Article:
the object of finding “Where’s The Town?” of Narragansett. She has received much enthusiastic community support for her festival.

1966 Betsey Carson spent a wonderful

month in Boulder, Colorado with her husband before spending four great days in Charlotte, North Carolina visiting Beard classmate Susan Wilder Lemonds ’66. “Of course we sang our alma mater and class song!” She is currently in her 38th year at Dwight-Englewood, teaching history and coaching. “Mrs. Faber would be proud!”

1977

Judy Burgess Keen came to Reunion

last spring from Arlington, Virginia where she has lived for many years. Sadly, her second husband passed away last year. Cille Kennedy attended the Half Century Club and Distinguished Alumni Dinner with her younger sister, also a Beard graduate. Cille works at the Department of Health and Human Services in Washington. Anne Hoffman Moore was unable to attend the Class Dinner at the last moment as she went to see a play her son was directing in Chicago. Her two daughters also live in Chicago. She has been a Children’s Librarian and Assistant Library Director in Mendham for a number of years. Diane Nixon has had a business in Delhi, New York for 22 years working as a fabric designer and printer of custom fabrics for the hospitality industry. Susan Magennis Underwood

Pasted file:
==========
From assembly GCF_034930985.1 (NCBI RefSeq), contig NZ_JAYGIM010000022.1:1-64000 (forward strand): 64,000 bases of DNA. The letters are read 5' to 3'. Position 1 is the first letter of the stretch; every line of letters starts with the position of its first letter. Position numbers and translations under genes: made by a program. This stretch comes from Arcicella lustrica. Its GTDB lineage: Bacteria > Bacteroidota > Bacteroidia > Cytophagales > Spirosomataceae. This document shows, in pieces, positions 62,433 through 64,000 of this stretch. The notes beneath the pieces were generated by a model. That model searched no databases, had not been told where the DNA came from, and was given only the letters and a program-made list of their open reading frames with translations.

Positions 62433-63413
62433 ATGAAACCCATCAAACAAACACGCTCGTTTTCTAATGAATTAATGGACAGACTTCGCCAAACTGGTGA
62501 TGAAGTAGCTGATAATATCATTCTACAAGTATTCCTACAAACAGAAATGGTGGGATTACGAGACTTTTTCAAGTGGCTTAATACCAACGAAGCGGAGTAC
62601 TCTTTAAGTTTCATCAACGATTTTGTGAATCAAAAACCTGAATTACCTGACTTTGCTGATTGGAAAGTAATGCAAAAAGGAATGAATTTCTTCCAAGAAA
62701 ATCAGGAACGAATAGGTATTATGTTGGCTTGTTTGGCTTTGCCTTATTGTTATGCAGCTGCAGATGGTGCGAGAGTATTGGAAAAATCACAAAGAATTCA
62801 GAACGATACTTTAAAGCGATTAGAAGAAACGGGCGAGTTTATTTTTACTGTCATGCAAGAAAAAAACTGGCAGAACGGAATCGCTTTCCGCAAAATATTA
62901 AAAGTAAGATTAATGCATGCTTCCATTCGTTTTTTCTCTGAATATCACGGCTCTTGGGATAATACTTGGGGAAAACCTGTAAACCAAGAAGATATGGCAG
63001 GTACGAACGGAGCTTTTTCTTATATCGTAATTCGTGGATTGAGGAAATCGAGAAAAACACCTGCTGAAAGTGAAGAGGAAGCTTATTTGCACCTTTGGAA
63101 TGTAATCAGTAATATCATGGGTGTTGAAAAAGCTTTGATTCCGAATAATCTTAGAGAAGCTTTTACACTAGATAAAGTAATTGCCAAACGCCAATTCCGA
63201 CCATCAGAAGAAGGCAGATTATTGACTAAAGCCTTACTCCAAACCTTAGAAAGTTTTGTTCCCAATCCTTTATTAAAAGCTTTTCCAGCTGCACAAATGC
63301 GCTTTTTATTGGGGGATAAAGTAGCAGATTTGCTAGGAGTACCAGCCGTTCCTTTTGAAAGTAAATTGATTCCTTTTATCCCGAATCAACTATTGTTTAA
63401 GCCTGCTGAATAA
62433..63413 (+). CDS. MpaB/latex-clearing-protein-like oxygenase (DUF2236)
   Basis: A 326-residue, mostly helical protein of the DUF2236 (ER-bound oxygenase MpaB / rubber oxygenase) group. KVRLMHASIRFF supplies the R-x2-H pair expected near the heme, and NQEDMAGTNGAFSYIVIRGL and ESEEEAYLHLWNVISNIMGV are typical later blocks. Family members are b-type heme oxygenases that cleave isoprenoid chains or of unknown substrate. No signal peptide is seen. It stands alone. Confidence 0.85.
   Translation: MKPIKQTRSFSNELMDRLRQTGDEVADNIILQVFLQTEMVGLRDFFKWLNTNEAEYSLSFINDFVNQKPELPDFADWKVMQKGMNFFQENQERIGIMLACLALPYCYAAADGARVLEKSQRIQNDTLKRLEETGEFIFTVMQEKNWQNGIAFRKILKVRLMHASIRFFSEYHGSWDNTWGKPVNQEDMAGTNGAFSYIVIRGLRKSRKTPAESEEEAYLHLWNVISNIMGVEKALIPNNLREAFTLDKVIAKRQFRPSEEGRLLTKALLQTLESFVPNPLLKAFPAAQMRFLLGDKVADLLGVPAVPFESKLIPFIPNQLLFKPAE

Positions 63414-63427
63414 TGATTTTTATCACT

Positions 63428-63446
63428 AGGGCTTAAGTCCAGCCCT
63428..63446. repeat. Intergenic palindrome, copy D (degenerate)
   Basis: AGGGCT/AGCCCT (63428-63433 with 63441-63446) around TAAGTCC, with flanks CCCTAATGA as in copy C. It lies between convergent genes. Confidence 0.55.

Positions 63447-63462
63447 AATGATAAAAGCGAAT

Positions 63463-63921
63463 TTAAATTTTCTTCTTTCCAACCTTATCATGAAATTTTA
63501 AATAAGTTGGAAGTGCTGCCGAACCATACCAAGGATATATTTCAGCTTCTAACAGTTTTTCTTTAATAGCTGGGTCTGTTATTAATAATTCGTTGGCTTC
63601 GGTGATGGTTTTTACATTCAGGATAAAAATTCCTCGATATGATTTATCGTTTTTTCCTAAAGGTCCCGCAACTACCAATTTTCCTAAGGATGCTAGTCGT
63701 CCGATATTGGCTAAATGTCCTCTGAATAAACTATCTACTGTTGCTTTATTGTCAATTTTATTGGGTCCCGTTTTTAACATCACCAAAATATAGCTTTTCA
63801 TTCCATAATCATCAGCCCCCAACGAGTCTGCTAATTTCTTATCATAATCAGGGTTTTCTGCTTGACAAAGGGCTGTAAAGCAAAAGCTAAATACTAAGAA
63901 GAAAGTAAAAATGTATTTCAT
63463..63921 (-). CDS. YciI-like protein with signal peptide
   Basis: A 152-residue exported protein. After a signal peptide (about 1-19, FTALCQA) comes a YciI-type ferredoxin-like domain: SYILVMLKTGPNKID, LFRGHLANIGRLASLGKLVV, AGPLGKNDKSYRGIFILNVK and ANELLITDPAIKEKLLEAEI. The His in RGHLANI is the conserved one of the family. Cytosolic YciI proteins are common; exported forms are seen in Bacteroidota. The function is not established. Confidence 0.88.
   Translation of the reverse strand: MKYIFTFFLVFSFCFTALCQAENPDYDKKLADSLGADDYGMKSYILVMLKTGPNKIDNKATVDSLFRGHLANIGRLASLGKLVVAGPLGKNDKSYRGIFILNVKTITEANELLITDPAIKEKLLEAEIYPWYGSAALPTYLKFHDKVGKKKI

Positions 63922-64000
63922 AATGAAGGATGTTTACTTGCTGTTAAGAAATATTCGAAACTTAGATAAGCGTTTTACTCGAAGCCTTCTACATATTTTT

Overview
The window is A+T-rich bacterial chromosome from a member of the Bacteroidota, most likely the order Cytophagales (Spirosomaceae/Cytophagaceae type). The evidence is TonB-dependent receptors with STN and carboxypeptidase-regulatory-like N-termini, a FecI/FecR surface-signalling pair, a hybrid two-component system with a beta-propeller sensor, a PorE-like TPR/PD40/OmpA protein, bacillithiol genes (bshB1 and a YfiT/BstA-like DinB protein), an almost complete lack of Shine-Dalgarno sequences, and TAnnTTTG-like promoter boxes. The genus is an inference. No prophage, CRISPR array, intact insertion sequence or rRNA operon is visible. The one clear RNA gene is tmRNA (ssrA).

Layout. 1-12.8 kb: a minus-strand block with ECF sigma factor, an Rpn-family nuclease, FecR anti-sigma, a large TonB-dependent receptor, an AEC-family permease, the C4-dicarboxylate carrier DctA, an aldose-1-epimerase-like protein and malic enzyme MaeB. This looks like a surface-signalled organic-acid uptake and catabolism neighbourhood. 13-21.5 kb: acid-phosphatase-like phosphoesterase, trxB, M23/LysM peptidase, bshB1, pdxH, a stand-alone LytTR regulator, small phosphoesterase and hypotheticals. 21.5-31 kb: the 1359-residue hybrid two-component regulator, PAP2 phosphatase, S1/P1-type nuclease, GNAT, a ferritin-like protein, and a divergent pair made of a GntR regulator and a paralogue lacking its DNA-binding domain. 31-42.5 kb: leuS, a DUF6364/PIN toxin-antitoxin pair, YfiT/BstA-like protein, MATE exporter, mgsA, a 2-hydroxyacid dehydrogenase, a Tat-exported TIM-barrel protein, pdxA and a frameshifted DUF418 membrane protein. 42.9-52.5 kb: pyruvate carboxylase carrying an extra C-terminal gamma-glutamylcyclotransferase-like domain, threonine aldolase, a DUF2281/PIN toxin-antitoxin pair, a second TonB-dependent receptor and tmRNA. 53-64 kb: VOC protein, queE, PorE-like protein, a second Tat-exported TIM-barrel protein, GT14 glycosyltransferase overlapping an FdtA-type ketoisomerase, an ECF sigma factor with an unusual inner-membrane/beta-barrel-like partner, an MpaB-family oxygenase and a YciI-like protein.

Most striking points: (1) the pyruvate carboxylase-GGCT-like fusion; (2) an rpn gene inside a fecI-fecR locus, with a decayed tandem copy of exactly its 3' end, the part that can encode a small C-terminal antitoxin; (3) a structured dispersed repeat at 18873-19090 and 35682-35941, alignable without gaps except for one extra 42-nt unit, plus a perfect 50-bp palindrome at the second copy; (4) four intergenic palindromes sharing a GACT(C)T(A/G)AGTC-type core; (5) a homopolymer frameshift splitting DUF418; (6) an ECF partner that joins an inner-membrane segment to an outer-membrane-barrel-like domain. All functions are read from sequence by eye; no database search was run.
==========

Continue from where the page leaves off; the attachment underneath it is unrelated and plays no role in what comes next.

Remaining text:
recently retired after a career as a social worker in Radnor, Pennsylvania. Marie Neubert Younkin Waldman has been spending time

organizing a town-wide arts and commercial festival in Narragansett, Rhode Island with 28